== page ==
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Carbon computer says “Hello, world!”

Paul van Gerven
Leestijd: 1 minuut

MIT Researchers built a 16-bit carbon nanotube-based microprocessor that can accurately execute the full RISC-V instruction set. Employing newly invented techniques to mitigate material and manufacturing defects, the 14,000-transistor chip executed a classic Hello World program, as well as other tasks.

Because of their higher conductivity, carbon nanotubes might one day take the baton from silicon as the go-to semiconductor. A key obstacle, however, is the presence of metallic nanotubes, which ruin transistors. Even though present only in traces after careful synthesis and purification steps, there invariably are too much of them to build a working IC using conventional methods.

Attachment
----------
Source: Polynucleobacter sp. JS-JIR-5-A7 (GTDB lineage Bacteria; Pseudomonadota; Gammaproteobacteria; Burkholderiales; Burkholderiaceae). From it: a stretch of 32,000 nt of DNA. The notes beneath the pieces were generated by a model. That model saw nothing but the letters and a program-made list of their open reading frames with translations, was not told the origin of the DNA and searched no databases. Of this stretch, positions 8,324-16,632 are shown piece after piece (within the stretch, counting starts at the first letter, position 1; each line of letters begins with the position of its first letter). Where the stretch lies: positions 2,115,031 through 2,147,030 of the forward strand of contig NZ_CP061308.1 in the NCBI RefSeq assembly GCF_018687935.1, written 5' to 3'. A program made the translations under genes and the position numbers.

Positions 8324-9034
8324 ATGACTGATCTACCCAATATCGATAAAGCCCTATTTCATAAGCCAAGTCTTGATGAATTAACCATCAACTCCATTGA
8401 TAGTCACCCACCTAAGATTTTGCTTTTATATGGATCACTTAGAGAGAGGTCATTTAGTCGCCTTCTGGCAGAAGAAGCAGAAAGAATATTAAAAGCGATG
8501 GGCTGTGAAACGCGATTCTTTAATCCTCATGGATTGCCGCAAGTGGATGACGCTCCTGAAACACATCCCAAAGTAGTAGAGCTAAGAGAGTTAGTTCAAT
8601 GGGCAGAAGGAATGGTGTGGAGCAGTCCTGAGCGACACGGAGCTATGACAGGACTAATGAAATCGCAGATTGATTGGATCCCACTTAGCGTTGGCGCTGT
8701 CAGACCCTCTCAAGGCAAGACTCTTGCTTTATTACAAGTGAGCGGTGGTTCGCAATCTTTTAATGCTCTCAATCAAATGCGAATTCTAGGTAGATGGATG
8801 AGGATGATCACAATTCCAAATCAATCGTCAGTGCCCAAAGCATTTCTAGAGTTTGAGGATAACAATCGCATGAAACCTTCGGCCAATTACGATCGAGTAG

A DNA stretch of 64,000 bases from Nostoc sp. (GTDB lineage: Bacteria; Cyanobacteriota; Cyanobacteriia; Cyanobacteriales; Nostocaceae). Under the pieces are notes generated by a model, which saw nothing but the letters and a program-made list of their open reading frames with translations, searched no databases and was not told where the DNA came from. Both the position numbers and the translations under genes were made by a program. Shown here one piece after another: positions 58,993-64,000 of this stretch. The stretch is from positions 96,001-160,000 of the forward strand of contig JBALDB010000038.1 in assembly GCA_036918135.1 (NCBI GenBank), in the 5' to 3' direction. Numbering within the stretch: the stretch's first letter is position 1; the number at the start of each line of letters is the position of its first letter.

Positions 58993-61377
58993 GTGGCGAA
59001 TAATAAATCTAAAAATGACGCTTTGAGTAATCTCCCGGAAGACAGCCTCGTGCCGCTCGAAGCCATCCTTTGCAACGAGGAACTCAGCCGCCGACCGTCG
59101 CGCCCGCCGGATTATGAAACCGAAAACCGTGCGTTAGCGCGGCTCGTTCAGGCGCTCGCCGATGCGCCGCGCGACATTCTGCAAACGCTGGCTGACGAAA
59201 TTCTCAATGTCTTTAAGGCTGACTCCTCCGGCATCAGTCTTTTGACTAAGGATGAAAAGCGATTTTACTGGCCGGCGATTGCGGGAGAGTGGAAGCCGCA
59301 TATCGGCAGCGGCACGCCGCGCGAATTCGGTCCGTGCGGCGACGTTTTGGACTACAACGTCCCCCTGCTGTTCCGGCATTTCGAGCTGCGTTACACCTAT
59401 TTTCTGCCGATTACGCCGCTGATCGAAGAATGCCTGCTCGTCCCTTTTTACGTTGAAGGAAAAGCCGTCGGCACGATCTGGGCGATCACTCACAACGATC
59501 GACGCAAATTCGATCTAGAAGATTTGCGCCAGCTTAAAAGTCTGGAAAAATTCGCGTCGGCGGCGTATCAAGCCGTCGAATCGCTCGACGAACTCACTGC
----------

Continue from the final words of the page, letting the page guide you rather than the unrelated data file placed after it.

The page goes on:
The MIT researchers overcame this problem by developing a design technique that positions the FETs in such a way that they don’t interrupt computing. Together with new techniques to prevent ‘clumping’ of the tubes and position them optimally on the wafer, it proved possible to assemble a processor consisting of over 10,000 transistors. The first carbon nanotube computer, built six years ago, only contained hundreds (link in Dutch).

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